Small Intestinal Bacterial Overgrowth (SIBO)

From the moment we are born the gut becomes populated with all sorts of microbes that have shown to be beneficial in many ways, known as the microflora. The microflora help breakdown and provide nutrients to the gut cells, stimulates maturation and balancing of the immune system preventing hyperimmune reactions resulting in allergies and autoimmune conditions, provides protection from infection, and are a source of vitamin K and B vitamins such as folic acid (B9), cobalamin (B12), biotin (B7), and riboflavin (B2). Although beneficial, when the microbes become overpopulated, especially in the small intestine it can create problems. Naturally, small intestine has a much lower microbial population than the large intestine. When there is an excessive growth of bacteria in the small intestine with accompanying symptoms similar to Irritable Bowel Syndrome (IBS), this is typical of Small Intestinal Bacterial Overgrowth (SIBO). SIBO can be a major contributing cause of IBS. It has been found that 84% of IBS sufferers test positive for SIBO.


The common symptoms exhibited by patients suffering from SIBO are:

  • Bloating
  • Gas
  • Abdominal discomfort and/or pain
  • Diarrhea
  • Constipation
  • Alternating diarrhea and constipation
  • Feeling of incomplete bowel evacuation

How do you test for SIBO?

The best test to help identify the presence of bacterial overgrowth in the small intestine is called Hydrogen/Methane Lactulose Breath Test. This is an at-home test that takes about 3 hours to complete, requiring a preparatory diet the day before and a 12-hour fasting prior and during the test. On the day of the testing you drink small amount of lactulose, which is a laxative medication not absorbed by the body, and every 20 minutes, for 3 hours, you breathe into the respective vial. The test measures the level of hydrogen and/or methane gas produced by bacteria, since only bacteria have the enzymes to break down lactulose into the gas byproduct. The same gases are also produced as a break down product of carbohydrates, which feed the bacteria and promote their growth further causing some of the typical symptoms such as bloating, abdominal discomfort, gas, etc.

Why do you get SIBO?

It is debated whether SIBO is a complication occurring as a result of other underlying dysfunctions or it is the cause.

SIBO is often considered when:

  • IBS develops after suffering an acute infectious gastroenteritis
  • Improvement in IBS symptoms after antibiotic treatment
  • Symptoms of IBS get worse with high fiber intake
  • Celiac patients that do not improve on gluten-free diet

The body has natural defenses to prevent overgrowth of bacteria. The following are ways that bacteria can overcome and survive these defenses.

  1. The stomach acidity prevents bacteria from surviving. When you suffer low stomach acidity, which is much more common than overproduction of acid, the bacteria are more likely to survive that barrier and colonize the small intestine, also allow other bacteria such as Helicobacter pylori to reside in the stomach causing gastric ulcer. Some of the common causes of low stomach acidity can be from aging, chronic use of acid blocking medications and antacids, prior gastric bypass surgery, history of pylori infection, poor diet, and some autoimmune conditions.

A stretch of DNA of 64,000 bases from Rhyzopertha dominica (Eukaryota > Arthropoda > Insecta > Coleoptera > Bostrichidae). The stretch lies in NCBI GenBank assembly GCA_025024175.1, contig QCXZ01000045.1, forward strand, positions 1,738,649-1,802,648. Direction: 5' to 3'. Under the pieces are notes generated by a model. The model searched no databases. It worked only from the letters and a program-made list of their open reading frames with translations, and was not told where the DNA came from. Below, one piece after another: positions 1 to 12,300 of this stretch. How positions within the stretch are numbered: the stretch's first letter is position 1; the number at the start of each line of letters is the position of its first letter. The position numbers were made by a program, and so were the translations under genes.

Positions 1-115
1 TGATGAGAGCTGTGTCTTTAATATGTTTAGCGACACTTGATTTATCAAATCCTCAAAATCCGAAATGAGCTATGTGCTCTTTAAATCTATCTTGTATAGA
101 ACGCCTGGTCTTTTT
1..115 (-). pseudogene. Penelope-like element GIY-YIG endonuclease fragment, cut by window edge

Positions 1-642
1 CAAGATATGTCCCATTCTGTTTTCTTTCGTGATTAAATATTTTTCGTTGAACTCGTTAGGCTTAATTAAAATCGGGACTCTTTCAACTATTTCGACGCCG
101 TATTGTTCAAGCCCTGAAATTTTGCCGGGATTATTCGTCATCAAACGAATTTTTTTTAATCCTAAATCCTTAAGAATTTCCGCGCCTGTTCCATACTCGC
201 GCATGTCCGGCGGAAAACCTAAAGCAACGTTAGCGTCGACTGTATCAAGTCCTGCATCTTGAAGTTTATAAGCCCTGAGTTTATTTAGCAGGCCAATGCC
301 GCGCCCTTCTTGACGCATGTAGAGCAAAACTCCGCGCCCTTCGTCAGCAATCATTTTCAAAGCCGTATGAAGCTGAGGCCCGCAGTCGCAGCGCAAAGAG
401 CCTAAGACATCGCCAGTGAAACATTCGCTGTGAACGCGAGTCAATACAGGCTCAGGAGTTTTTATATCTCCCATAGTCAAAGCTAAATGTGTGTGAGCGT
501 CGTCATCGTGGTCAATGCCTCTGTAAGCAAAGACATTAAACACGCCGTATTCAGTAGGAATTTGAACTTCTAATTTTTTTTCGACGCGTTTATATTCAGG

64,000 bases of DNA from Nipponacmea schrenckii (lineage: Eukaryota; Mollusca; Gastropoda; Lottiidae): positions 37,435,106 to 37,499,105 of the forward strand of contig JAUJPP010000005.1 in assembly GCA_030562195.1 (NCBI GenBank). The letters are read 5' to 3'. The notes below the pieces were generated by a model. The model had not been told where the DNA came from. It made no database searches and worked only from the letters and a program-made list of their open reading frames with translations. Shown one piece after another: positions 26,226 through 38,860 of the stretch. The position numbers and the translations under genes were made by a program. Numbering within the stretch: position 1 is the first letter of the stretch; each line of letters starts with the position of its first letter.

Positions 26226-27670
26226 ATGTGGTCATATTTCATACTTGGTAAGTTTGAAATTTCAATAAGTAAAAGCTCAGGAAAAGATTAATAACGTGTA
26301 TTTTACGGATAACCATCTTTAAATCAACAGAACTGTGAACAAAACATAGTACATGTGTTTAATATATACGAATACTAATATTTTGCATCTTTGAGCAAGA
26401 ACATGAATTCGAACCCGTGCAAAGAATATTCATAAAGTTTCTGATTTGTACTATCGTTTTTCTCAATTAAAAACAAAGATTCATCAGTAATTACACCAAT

2. The immune function in the gut is also crucial for preventing overgrowth, however, it can also contribute to additional problems such as inflammation leading to leaky gut (ie. intestinal permeability).
  3. Sufficient bile acids and digestive enzymes are also important to ensure proper break down and absorption of food so bacteria do not have the opportunity to use it as their own food source.
  4. The natural cyclic peristaltic motion of the gut that encourages emptying of the stomach contents and the sweeping motions of the small intestine are controlled by the migrating motor complex (MMC). If the function of the MMC is impaired then the body is unable to clear the overgrowth of bacteria. Causes of MMC dysfunction can be related to diabetes, thyroid issues, medications, surgery, chronic stress, post-infectious, and autoimmune conditions.
  5. Lastly, alongside the other potential contributors of SIBO, there is possibility of structural abnormalities in the small intestine can may prevent bacterial clearing such as diverticula, fistula, and obstructions from multiple causes such as adhesion, endometriosis, or tumor.

How is SIBO treated?

Conventional medicine, if the doctor recognizes SIBO as the issue, will treat by giving a one to two week course of broad-spectrum antibiotics, such as Rifaximin, prescribe prokinetic drugs, which promote the natural emptying motions of the gut, and encourage a low carbohydrate diet. Although this typical treatment is somewhat effective, there is a high risk of symptoms coming back especially if underlying causes are not addressed.

Dr. Nora ND will take patients through thorough investigation by questioning, physical exam, and testing to determine the causative factor(s) by working in collaboration with gastroenterologists. If it is determined that the patient does have SIBO, then there are several stages of treatment such as, but not limited to:

  • Herbal antimicrobials
  • Liver support formulas to help prevent bacterial die off reaction
  • Natural prokinetics to help promote sweeping motion of the gut
  • Re-establish balanced gut microflora
  • Tailored dietary advice to help prevent recurrence of SIBO and starve off bacteria
  • Address other underlying contributors to SIBO such as:
    • hypochlorhydria
    • insufficient bile acid and pancreatic enzymes
    • balance the immune system to prevent inflammation
    • heal the gut to prevent intestinal permeability
    • address chronic stress causing heightened experience of symptoms